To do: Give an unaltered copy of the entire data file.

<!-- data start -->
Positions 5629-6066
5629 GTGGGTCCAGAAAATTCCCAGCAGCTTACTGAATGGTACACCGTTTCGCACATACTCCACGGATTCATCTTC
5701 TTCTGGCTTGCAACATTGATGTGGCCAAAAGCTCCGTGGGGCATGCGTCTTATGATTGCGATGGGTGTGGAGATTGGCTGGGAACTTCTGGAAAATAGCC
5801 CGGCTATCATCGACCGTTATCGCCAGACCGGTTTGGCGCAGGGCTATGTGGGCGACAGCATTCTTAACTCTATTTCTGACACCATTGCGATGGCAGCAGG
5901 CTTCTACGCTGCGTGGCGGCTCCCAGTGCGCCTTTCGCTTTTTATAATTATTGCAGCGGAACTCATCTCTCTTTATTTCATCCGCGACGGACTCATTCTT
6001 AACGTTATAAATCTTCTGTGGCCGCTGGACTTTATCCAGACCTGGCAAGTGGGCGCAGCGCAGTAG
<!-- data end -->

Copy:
Positions 5629-6066
5629 GTGGGTCCAGAAAATTCCCAGCAGCTTACTGAATGGTACACCGTTTCGCACATACTCCACGGATTCATCTTC
5701 TTCTGGCTTGCAACATTGATGTGGCCAAAAGCTCCGTGGGGCATGCGTCTTATGATTGCGATGGGTGTGGAGATTGGCTGGGAACTTCTGGAAAATAGCC
5801 CGGCTATCATCGACCGTTATCGCCAGACCGGTTTGGCGCAGGGCTATGTGGGCGACAGCATTCTTAACTCTATTTCTGACACCATTGCGATGGCAGCAGG
5901 CTTCTACGCTGCGTGGCGGCTCCCAGTGCGCCTTTCGCTTTTTATAATTATTGCAGCGGAACTCATCTCTCTTTATTTCATCCGCGACGGACTCATTCTT
6001 AACGTTATAAATCTTCTGTGGCCGCTGGACTTTATCCAGACCTGGCAAGTGGGCGCAGCGCAGTAG